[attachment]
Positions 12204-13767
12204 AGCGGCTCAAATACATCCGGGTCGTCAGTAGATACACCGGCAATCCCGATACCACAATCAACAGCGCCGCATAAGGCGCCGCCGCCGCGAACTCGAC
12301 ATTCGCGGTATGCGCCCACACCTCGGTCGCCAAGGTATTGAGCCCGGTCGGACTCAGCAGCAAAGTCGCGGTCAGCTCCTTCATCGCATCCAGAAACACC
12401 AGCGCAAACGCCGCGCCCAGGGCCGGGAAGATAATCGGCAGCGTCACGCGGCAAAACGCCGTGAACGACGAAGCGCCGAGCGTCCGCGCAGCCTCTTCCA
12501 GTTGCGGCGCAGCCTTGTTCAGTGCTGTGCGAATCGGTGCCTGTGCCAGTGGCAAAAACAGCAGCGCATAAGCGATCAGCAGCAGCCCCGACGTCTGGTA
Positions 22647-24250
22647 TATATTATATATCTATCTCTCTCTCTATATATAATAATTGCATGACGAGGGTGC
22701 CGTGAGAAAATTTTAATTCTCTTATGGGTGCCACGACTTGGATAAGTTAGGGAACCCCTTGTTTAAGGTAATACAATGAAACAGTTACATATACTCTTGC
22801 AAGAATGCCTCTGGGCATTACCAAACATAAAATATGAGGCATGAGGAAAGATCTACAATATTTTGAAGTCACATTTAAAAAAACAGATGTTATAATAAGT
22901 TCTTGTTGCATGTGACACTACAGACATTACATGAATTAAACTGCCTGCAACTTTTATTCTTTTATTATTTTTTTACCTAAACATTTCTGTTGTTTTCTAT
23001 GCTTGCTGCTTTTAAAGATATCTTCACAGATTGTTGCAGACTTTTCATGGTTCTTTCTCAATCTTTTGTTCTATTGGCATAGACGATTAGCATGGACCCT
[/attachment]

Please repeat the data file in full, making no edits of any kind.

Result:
Positions 12204-13767
12204 AGCGGCTCAAATACATCCGGGTCGTCAGTAGATACACCGGCAATCCCGATACCACAATCAACAGCGCCGCATAAGGCGCCGCCGCCGCGAACTCGAC
12301 ATTCGCGGTATGCGCCCACACCTCGGTCGCCAAGGTATTGAGCCCGGTCGGACTCAGCAGCAAAGTCGCGGTCAGCTCCTTCATCGCATCCAGAAACACC
12401 AGCGCAAACGCCGCGCCCAGGGCCGGGAAGATAATCGGCAGCGTCACGCGGCAAAACGCCGTGAACGACGAAGCGCCGAGCGTCCGCGCAGCCTCTTCCA
12501 GTTGCGGCGCAGCCTTGTTCAGTGCTGTGCGAATCGGTGCCTGTGCCAGTGGCAAAAACAGCAGCGCATAAGCGATCAGCAGCAGCCCCGACGTCTGGTA
Positions 22647-24250
22647 TATATTATATATCTATCTCTCTCTCTATATATAATAATTGCATGACGAGGGTGC
22701 CGTGAGAAAATTTTAATTCTCTTATGGGTGCCACGACTTGGATAAGTTAGGGAACCCCTTGTTTAAGGTAATACAATGAAACAGTTACATATACTCTTGC
22801 AAGAATGCCTCTGGGCATTACCAAACATAAAATATGAGGCATGAGGAAAGATCTACAATATTTTGAAGTCACATTTAAAAAAACAGATGTTATAATAAGT
22901 TCTTGTTGCATGTGACACTACAGACATTACATGAATTAAACTGCCTGCAACTTTTATTCTTTTATTATTTTTTTACCTAAACATTTCTGTTGTTTTCTAT
23001 GCTTGCTGCTTTTAAAGATATCTTCACAGATTGTTGCAGACTTTTCATGGTTCTTTCTCAATCTTTTGTTCTATTGGCATAGACGATTAGCATGGACCCT